Kvardek Du


LOOP quiz

  1. Does (loop for i below 10 finally (return i)) return 9 or 10?
  2. Does (loop for i upto 10 finally (return i)) return 10 or 11?
  3. What does (loop for i below 10 for j upto 10 finally (return (list i j))) return?
  4. What about (loop for i below 10 and j upto 10 finally (return (list i j)))?

I stumbled upon the semantics of this last example in a recent bugfix and thought it was worth sharing. (Reminded me of the joke about what's hard in CS, too.)

Turns out LOOP's FOR ... AND not only mimics LET (rather than LET*) in terms of binding visibility, it also influences when the loop termination checks take place. That was new to me. I initially expected examples 3 and 4 to return the same values. What about you? Which ones, if any, did you get wrong? :-)

P.S.: LOOP for Black Belts is my favorite LOOP tutorial.



Taylor Campbell's paredit is one of those Emacs extensions that I can't live without. In a nutshell, it forces you deal with Lisp code exclusively via operations that don't introduce unbalanced parenthesis (or other similar violations of structure). The genius about this approach is that it completely eliminates the step of making sure parentheses are properly balanced after you write or edit a piece of code. After you get used to paredit, performing — or even watching — manual parenthesis balancing becomes painful.

Recently, I've come across these two introductions to paredit:

  1. Emacs Rocks! Episode 14: Paredit
  2. The Animated Guide to Paredit
So, if you're still not using paredit, have a look at those and give it a try. At first you might feel like the karate kid doing frustrating chores — you can always take a break with M-x paredit-mode — but I promise it'll soon pay off!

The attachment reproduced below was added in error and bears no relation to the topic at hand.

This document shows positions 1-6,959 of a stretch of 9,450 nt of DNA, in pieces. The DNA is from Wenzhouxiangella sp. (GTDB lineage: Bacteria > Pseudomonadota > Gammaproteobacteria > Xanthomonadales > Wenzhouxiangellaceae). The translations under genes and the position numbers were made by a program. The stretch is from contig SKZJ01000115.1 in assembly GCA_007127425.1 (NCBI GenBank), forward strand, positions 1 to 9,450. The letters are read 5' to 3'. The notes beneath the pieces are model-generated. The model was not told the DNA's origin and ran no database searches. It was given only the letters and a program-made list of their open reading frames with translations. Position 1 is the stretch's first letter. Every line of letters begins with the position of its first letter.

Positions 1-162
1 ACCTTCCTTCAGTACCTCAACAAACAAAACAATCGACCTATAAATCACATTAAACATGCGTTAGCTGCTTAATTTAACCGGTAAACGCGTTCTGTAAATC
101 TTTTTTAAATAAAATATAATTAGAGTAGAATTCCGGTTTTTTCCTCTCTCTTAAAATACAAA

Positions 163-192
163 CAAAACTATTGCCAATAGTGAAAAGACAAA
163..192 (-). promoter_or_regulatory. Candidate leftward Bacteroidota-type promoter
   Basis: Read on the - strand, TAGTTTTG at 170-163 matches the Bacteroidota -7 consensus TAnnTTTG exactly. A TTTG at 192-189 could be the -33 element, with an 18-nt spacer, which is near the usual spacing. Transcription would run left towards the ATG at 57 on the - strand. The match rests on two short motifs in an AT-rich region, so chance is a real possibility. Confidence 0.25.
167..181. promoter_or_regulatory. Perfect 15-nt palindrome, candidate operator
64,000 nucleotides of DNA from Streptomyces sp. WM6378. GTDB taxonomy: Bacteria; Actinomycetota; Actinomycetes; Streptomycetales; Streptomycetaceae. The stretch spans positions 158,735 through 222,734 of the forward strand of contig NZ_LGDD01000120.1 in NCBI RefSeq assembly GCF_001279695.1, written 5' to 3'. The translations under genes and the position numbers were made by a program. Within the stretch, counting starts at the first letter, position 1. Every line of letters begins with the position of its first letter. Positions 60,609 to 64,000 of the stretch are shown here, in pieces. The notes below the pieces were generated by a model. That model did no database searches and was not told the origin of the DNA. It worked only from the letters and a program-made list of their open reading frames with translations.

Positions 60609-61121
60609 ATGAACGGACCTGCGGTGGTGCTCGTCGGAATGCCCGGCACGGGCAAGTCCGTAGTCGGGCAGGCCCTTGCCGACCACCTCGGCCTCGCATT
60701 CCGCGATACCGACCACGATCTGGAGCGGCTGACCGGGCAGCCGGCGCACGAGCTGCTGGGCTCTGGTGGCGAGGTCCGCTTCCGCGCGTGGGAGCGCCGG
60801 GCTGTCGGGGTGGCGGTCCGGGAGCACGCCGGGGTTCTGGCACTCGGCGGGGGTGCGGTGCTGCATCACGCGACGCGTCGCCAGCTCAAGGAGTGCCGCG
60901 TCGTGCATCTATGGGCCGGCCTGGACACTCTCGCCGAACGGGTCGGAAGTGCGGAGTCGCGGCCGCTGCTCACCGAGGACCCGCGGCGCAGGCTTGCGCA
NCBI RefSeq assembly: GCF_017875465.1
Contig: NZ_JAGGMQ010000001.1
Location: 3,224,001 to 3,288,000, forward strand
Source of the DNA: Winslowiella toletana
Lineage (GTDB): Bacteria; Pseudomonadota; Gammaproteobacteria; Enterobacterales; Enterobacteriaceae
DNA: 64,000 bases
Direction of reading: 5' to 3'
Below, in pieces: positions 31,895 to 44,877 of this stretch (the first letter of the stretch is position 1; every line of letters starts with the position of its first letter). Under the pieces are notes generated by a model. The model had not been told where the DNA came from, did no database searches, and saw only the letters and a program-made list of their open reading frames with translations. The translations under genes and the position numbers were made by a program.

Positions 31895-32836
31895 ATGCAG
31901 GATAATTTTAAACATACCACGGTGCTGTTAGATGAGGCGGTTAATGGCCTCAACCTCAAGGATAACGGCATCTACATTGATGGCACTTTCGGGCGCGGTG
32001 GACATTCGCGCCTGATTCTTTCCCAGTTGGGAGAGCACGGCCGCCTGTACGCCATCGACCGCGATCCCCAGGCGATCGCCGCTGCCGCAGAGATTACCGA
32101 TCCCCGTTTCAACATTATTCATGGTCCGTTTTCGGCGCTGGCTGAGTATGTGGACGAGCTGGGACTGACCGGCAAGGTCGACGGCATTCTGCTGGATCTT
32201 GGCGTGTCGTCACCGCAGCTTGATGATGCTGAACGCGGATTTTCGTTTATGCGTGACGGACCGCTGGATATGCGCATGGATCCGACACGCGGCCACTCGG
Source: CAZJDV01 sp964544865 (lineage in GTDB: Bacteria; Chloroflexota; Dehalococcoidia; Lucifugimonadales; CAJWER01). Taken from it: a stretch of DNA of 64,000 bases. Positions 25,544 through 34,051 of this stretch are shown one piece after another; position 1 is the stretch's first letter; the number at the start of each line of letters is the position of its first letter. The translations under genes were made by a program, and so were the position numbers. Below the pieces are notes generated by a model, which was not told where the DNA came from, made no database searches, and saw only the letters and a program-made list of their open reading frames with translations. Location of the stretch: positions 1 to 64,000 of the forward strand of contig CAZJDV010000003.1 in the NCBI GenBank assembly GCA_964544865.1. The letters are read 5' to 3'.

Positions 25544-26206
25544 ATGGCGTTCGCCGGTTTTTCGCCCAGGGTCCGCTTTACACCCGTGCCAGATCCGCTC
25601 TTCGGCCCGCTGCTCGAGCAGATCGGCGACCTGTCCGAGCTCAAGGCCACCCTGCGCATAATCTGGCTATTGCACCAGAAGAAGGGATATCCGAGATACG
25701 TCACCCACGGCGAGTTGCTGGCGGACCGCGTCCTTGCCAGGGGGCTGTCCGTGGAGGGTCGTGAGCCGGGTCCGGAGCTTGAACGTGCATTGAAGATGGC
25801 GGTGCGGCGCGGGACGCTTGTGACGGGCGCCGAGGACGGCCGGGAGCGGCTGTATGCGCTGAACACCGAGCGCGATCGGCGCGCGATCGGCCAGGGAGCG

SLIME officially available via MELPA

SLIME has been available from MELPA for a while, but only recently did we iron out some annoying bugs. Notably, upgrading the SLIME package no longer results in confusion about where SWANK is.

So, as of SLIME 2.11, once you have the melpa (or melpa stable) repository set up, installing and updating SLIME from within Emacs is pretty easy:

    M-x package-install RET slime RET

Update: Oh, if you want to switch to MELPA, make sure you remove your old SLIME location from Emacs's load-path, otherwise the old version will take precedence.


(cons cat (cons cat nil))

I thought this tweet was pretty funny, despite the diagrammatic inaccuracy that twitterers were quick to point out. :-) Reminds me of my second cat, whom I named CADR, of course.



SLIME 2.4 has been released without any exciting release management, but with extensive release notes! :-)


Call for SLIME testers

As you may have heard, SLIME's recently moved to GitHub where, for the last 3 months or so, code has been refactored, bugs have been fixed and some new features have been introduced.

SLIME's commit activity over the last 12 months

The last SLIME release has a very long beard, so we'd like to make a new one next weekend. To make it a good release, it'd be very really helpful if fellow SLIME users grabbed the latest code from github (via either git or the ZIP download link), took it for a spin and, if need be, used the issue tracker to report issues that may pop up.



SISCOG's ECLM 2013 slides (finally) up

It took a while, but our ECLM 2013 slides “SISCOG: a story written in Lisp” have been published. Incidentally, they are also featured in Franz's ACL Success Stories, yay.

On a related note, Vsevolod Dyomkin published his video recordings of the meeting. Sadly, we didn't get permission to publish our video.

Finally, SISCOG is hiring and has open positions for Software Engineers and Operations Research Analysts that require C++ programming, which is rather ironic and anti-climatic for this blog post. :-)